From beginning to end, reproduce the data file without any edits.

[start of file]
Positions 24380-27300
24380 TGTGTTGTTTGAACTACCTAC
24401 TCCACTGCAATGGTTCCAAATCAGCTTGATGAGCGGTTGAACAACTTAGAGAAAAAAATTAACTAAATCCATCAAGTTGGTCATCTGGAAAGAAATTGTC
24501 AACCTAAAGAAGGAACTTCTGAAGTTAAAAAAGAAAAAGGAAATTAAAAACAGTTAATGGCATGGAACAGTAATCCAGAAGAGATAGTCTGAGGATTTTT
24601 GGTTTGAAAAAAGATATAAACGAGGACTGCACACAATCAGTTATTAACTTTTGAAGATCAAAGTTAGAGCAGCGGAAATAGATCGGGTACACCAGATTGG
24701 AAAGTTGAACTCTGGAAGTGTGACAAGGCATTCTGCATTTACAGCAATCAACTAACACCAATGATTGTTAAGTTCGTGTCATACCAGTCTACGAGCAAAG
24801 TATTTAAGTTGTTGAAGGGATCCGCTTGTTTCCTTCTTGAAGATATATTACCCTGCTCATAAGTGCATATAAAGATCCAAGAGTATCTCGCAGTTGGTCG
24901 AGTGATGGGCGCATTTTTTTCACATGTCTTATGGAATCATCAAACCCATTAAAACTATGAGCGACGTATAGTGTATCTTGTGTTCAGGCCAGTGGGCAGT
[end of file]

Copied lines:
Positions 24380-27300
24380 TGTGTTGTTTGAACTACCTAC
24401 TCCACTGCAATGGTTCCAAATCAGCTTGATGAGCGGTTGAACAACTTAGAGAAAAAAATTAACTAAATCCATCAAGTTGGTCATCTGGAAAGAAATTGTC
24501 AACCTAAAGAAGGAACTTCTGAAGTTAAAAAAGAAAAAGGAAATTAAAAACAGTTAATGGCATGGAACAGTAATCCAGAAGAGATAGTCTGAGGATTTTT
24601 GGTTTGAAAAAAGATATAAACGAGGACTGCACACAATCAGTTATTAACTTTTGAAGATCAAAGTTAGAGCAGCGGAAATAGATCGGGTACACCAGATTGG
24701 AAAGTTGAACTCTGGAAGTGTGACAAGGCATTCTGCATTTACAGCAATCAACTAACACCAATGATTGTTAAGTTCGTGTCATACCAGTCTACGAGCAAAG
24801 TATTTAAGTTGTTGAAGGGATCCGCTTGTTTCCTTCTTGAAGATATATTACCCTGCTCATAAGTGCATATAAAGATCCAAGAGTATCTCGCAGTTGGTCG
24901 AGTGATGGGCGCATTTTTTTCACATGTCTTATGGAATCATCAAACCCATTAAAACTATGAGCGACGTATAGTGTATCTTGTGTTCAGGCCAGTGGGCAGT